In his exploration of the interaction between religion and worldwide social and cultural change, the author examines the major theories of global change and discusses the ways in which such change impinges on contemporary religious practice, meaning and influence. Beyer explores some of the key issues in understanding the shape of religion today, including religion as culture and as social system, pure and applied religion, privatized and publicly influential religion, and liberal versus conservative religions. He goes on to apply these issues to five contemporary illustrative cases: the American Christian Right; Liberation Theology movements in Latin America; the Islamic Revolution in Iran; Zionists in Israel; and religiou
Chapter 9: Religious Environmentalism
The Recent Upsurge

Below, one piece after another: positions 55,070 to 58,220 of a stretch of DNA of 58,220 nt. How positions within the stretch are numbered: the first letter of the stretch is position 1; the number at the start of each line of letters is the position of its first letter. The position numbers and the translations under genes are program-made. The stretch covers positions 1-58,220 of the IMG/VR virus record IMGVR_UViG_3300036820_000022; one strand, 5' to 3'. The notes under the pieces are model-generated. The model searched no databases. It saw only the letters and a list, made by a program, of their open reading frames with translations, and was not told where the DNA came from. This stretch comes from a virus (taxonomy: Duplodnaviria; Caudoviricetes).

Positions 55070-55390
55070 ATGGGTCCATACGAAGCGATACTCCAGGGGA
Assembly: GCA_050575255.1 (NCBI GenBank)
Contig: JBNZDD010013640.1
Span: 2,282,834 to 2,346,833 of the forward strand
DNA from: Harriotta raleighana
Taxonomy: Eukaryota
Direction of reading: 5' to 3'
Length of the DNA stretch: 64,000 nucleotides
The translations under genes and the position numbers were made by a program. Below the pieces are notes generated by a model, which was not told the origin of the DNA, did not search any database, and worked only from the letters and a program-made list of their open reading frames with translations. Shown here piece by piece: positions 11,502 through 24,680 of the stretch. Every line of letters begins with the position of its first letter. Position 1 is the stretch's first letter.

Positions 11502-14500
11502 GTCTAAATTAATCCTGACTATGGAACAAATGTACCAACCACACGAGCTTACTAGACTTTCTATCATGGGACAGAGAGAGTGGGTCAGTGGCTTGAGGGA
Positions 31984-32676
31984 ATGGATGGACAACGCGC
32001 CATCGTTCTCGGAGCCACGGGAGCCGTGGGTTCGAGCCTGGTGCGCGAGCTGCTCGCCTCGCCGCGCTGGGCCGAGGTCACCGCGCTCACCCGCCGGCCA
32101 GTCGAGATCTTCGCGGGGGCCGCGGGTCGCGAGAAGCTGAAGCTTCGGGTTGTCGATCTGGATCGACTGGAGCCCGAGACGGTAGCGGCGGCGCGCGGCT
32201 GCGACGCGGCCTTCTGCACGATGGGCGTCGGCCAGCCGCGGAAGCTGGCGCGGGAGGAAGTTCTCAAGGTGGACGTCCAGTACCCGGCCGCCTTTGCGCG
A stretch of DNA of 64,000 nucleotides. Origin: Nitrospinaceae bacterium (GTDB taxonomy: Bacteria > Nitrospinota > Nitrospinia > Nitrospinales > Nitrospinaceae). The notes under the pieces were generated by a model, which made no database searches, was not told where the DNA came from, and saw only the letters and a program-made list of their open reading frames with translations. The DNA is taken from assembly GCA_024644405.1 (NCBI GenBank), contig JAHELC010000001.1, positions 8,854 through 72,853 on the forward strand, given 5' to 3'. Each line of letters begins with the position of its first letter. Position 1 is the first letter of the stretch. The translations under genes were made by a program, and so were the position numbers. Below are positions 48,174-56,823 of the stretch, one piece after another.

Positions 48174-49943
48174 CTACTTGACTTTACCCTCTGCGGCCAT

Like most new social movements, those focusing on ecological issues have their practical origin in the 1960s. Already in this early phase, a number of religious actors, most often liberal Christian elites and church leaders, saw religious significance in environmental problems (see for example Barbour, 1972; Elder, 1970; Santmire, 1970). These received official mention in various Christian church documents and at various meetings (e.g. ‘Justice in the World’,  in Walsh and Davies, 1984: 191; World Council of Churches, 1976: 120ff.). And individual churches passed resolutions formally stating the religious basis of their ecological concern.1 In spite of the early entry into the arena, however, until the later 1980s environmentalism remained a secondary or marginal direction in most official religious ...